Writing a job ad or posting is just like writing any advertisement. If you take the analogy that the job is your product and the job seekers are your customers, you need to make a compelling case for why they should take time to apply for the vacancy. A more compelling case than your competitors posting ads on the same job boards.
An effective job ad is not just a description of the job and it is more complex than just sending out a message that your company is hiring. A good job ad will weed out unqualified applicants and make sure that the best candidates come to you for your job.
You need to express some creativity, and ideally tell a story about the culture of the company as well as the requirements of the position. Dull ads will not attract or keep the attention of strong, vibrant candidates.
Lou Adler, a reputable Influencer on LinkedIn and founder of The Adler Group, believes that by writing job ads to attract people in rather than weed them out, you will have more luck finding top people. He gives a compelling example below of two short descriptions for the same job. Which one do you think a top accountant who is thinking of leaving their current job would consider more interesting?
Business Unit Controller. Must have a CPA from a Big 4 accounting firm. Must have 10+ years direct industry experience. Must be results-driven, possess solid internal reporting skills, have strong interpersonal skills and exceptional verbal and written communications skills.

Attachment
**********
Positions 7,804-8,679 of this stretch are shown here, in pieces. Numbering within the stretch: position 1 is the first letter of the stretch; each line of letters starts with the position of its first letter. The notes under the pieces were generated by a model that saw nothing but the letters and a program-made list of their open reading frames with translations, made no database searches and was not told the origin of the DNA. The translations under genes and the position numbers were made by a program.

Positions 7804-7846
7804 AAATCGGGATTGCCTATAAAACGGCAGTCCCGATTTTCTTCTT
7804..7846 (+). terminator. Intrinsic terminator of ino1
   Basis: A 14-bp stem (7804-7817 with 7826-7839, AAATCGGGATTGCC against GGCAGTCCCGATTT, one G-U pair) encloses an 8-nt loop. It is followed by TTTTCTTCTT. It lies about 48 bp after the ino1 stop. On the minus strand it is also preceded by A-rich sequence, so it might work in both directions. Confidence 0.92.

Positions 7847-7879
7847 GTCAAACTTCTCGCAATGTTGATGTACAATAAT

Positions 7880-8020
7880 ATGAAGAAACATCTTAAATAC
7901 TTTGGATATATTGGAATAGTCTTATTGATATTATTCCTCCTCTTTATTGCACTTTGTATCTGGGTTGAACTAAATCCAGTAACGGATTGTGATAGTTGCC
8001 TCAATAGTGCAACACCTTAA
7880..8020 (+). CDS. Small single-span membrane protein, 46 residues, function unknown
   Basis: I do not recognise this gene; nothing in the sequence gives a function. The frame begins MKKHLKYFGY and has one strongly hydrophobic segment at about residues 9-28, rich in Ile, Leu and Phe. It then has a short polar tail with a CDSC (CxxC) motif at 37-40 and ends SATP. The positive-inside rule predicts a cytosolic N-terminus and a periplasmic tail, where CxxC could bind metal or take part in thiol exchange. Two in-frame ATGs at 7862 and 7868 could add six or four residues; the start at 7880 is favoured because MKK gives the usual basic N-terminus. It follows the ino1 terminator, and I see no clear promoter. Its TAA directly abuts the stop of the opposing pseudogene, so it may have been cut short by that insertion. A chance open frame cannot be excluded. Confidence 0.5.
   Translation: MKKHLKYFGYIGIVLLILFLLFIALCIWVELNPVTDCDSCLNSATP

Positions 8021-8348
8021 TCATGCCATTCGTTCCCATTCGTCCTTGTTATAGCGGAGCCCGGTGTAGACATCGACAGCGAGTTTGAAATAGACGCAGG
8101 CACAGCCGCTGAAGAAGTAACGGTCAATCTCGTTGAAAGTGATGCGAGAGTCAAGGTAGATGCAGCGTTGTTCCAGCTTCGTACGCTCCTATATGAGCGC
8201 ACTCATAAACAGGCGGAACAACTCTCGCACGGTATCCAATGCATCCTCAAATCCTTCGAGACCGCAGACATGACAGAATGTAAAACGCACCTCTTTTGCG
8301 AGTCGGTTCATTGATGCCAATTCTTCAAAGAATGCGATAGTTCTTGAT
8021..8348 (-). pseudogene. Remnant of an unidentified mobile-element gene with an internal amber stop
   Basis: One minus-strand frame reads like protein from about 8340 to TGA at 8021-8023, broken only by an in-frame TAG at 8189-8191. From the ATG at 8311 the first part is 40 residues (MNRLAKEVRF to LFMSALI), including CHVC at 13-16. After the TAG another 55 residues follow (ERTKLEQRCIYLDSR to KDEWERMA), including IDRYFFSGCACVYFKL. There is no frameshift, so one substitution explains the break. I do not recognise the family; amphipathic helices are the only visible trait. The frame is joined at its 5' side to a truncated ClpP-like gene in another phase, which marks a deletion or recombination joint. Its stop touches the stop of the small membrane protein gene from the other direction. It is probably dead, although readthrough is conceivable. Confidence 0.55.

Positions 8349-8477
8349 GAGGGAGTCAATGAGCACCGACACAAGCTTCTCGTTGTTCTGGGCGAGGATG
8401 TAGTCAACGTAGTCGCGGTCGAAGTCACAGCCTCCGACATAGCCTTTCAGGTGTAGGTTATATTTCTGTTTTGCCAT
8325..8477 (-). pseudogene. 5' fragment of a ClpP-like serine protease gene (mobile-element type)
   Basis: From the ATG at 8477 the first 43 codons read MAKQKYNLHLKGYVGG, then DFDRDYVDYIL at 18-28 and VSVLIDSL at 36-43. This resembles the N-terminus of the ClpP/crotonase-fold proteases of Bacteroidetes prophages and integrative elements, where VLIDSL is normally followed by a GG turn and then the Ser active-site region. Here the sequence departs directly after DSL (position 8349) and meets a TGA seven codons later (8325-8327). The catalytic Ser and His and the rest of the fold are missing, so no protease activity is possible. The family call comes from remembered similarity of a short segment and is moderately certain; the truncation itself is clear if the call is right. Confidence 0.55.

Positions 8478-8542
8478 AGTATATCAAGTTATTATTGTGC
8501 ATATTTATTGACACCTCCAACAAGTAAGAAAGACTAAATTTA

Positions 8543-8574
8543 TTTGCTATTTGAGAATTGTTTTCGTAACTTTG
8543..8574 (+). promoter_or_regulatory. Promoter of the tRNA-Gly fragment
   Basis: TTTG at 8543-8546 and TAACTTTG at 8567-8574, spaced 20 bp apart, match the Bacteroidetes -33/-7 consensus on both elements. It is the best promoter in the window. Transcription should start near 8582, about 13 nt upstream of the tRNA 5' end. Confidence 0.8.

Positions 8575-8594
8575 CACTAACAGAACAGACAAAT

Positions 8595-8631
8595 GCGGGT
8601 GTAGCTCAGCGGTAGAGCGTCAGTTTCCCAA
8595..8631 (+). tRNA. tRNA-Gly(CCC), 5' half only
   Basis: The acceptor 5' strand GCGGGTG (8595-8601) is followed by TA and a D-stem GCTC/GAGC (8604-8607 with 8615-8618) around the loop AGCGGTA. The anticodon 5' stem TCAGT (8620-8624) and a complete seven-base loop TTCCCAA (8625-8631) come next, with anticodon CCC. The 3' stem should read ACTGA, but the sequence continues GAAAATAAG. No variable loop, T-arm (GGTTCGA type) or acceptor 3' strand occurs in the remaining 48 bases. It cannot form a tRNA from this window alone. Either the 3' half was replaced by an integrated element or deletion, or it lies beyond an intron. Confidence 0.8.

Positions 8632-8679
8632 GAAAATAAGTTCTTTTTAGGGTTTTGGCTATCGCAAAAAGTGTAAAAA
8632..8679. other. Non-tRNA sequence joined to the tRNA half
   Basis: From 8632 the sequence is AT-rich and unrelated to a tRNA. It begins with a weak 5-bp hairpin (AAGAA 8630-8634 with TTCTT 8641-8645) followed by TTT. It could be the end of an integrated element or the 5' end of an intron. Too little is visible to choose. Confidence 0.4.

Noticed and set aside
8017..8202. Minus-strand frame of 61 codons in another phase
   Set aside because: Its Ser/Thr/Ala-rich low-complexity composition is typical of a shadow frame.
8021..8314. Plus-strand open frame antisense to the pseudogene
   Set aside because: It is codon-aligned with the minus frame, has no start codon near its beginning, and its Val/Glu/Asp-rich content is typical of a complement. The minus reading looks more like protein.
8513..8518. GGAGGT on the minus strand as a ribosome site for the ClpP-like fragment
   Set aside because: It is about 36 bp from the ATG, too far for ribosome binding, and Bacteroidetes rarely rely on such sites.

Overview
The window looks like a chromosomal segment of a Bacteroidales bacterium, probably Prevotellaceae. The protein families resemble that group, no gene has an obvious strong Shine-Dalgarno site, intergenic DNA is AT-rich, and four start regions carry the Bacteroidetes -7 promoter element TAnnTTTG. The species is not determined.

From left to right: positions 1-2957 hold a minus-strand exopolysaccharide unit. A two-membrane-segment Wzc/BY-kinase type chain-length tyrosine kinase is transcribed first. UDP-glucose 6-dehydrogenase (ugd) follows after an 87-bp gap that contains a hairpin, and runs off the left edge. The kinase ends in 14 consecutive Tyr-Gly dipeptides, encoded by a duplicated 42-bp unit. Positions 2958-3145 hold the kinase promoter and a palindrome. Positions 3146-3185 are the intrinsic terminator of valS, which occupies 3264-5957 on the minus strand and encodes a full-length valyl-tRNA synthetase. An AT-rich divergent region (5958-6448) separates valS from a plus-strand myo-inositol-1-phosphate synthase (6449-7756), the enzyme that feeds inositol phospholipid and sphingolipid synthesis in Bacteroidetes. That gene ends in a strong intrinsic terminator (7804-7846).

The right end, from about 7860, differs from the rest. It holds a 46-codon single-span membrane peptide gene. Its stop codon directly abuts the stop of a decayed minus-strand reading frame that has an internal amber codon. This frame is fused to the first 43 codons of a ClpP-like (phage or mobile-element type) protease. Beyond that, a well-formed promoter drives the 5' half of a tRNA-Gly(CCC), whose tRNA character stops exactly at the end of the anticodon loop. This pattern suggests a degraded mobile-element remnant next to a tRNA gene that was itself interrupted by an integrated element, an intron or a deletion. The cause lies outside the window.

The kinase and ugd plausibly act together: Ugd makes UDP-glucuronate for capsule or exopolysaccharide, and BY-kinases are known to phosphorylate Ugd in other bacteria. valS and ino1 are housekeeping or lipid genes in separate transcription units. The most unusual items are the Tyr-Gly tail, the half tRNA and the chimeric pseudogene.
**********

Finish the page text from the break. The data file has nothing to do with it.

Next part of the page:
Oscar Winning Controller. For a CPA, this is the stuff of dreams: getting out of the numbers and making a difference. Our accounting systems are in shambles. We need them rebuilt. Our creative types are running amuck, spending money wildly. Can you tame them? If you can create some order out of chaos, we need to talk. If you pull this off, the CEO will be thanking you when he gets his Oscar.
In addition to nailing the short description, you need to sharpen the focus of the ad in order to draw out the most qualified candidates. Paul Slezak, Co-Founder at RecruitLoop lists 8 simple steps to further refine your job ad:
- Be Specific About the Role
This will allow candidates to compare what is required with their own skills and experience and discourage those not qualified from applying. The job title (headline) has to be very clear and should in no way deceive or mislead the reader.
You should also try to incorporate three bullet points containing the “punchiest” (eye catching) benefits or incentives associated with the job. Salary (if it’s within or above market rate) is always a good one. Similarly, whether there is on site parking available, the ability to work from home, or proximity to public transport will also grab the reader’s attention. You might even include something along the lines of “modern office; stunning harbour views; team lunch provided every Friday”.
Provide a salary range. If it’s not in their ball park, they won’t waste their time and yours by applying.
- Distinguish ‘Must Haves’ From ‘Nice-to-Haves’